Now you rub the palms of your hands together, reminded of the last time you stood in this study awaiting punishment. Your grandfather does not look at you, instead lighting a cigar he pulls from the top drawer of his desk.
“Christopher Theodore, did you mean to hurt your brother?” Your grandfather insists on calling you by your first and middle names (he told you once that they were both good strong names, and that you should be proud of both). He is the only one who calls you that.
You shake your head.
“The Lord will know if you’re lying.”
You say nothing.
Your grandfather seems satisfied with your answer, but you have yet to be dismissed. “Your brother is soft like your mother…He is not like us.” He points to the stuffed cheetah behind him. “You see the cheetah, he must work to run fast.”
You nod. “But what happens if he does not, Christopher Theodore?”
You think you are supposed to answer, so you say, “He dies, grandfather.” You imagine your grandfather gunning down the cheetah in his camo jeep.
“Yes. You see, in Africa, that is how things are settled—there is always someone just a little bit faster, a little bit stronger right behind you… So you must be careful with your brother over, here—you must stick together—understand?”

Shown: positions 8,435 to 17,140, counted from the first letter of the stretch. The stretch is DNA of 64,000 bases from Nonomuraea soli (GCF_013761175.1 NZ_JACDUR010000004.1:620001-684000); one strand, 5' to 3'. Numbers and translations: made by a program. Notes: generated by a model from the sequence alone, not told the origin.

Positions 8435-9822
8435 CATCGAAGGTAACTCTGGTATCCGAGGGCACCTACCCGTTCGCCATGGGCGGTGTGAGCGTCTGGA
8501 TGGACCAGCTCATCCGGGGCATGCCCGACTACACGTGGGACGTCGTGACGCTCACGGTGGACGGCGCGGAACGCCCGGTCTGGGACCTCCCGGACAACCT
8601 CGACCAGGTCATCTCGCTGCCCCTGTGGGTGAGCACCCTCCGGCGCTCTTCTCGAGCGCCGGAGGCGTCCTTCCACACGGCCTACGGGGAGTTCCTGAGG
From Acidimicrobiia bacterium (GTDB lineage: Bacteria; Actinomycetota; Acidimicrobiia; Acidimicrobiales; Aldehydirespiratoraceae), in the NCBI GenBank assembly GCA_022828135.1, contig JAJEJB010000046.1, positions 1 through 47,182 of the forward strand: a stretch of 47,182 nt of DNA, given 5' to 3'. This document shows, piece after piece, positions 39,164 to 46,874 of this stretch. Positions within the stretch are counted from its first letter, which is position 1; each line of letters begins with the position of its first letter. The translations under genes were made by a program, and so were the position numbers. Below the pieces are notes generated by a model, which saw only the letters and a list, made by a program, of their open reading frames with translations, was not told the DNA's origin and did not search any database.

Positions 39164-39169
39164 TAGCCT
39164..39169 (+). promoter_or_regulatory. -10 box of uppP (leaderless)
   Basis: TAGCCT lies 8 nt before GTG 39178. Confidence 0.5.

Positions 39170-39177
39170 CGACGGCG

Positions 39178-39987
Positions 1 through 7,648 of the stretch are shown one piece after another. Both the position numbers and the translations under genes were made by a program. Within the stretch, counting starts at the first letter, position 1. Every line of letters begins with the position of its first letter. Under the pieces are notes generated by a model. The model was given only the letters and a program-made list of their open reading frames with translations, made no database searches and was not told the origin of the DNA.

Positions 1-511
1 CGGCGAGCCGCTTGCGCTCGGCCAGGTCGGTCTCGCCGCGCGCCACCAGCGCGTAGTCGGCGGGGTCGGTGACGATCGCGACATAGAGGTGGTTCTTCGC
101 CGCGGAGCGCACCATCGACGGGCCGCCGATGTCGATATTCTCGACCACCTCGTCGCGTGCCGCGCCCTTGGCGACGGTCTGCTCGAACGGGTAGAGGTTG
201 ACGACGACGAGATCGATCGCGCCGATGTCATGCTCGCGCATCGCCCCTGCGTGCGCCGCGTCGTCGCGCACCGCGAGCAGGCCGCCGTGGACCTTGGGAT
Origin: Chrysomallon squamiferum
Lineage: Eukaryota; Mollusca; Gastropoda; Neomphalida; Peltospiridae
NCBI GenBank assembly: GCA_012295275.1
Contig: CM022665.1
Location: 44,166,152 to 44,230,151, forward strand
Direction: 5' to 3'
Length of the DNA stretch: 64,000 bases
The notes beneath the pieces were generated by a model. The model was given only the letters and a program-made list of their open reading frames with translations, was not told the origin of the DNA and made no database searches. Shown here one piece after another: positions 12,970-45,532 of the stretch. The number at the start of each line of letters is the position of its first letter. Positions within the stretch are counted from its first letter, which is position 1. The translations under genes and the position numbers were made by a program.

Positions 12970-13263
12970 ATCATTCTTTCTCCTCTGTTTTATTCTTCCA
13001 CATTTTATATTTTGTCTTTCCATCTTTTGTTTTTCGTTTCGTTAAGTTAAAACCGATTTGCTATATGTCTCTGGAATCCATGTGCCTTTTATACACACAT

You nod, and he returns to his cigar, motioning at the door.
Ngorongoro Conservation Park, Tanzania
Your mother suggests you take a family safari. Your grandfather grumbles and complains, but eventually packs everyone into a large caravan and he drives your family across the border to Tanzania.
It is your first safari. In the hostel, you must sleep in mosquito nets and every morning you are awoken by the screeching of baboons. The tour guide gives you noise makers and instructs you to rattle them in the mornings to scare the baboons away. The baboons screech and scream and yammer, beating their pink, hairless bottoms in response.
The trip is supposed to be nine days long, but it will soon be cut short on the seventh by your grandfather. That day, you are all at lunch, breaking in a sandy picnic spot in the shade of a small hill.
Your grandfather has been irritated this entire trip. He is jumpy and on edge, and you notice he has been smoking a lot, which he does when he is unhappy. At lunch, he excuses himself for a cigarette, and you watch him climb the nearby hill and vanish over its crest.
You say you have to use the bathroom and you peel off after him, probably knowing you shouldn’t, but you slip away unnoticed. You follow him away from the camp and over the hill, and into the narrow valley. You hide behind a rock and you see your grandfather staring up a tree.
Something moves up in the branches, and you see the blurry outline of what looks like a bird. Your grandfather freezes. What happens next happens very quickly. The bird launches itself out of the canopy, and it is enormous— a hawk you think. Your grandfather sprints after it, arms pumping madly, a small pistol glued to his right hand. You hear a loud crack, and the bird tumbles out of the sky. Your grandfather slows then, and bends over, his hands on his knees, catching his breath. But your grandfather appears dizzy, swaying as he walks towards his kill. Even from here, you can tell he is breathing hard, clutching at his chest. And then he collapses— falling to the ground. You scream but he does not move. You run back to the camp, shouting and crying, dragging your father and the tour guide back to where your grandfather fell.
Karatu Hospital, Tanzania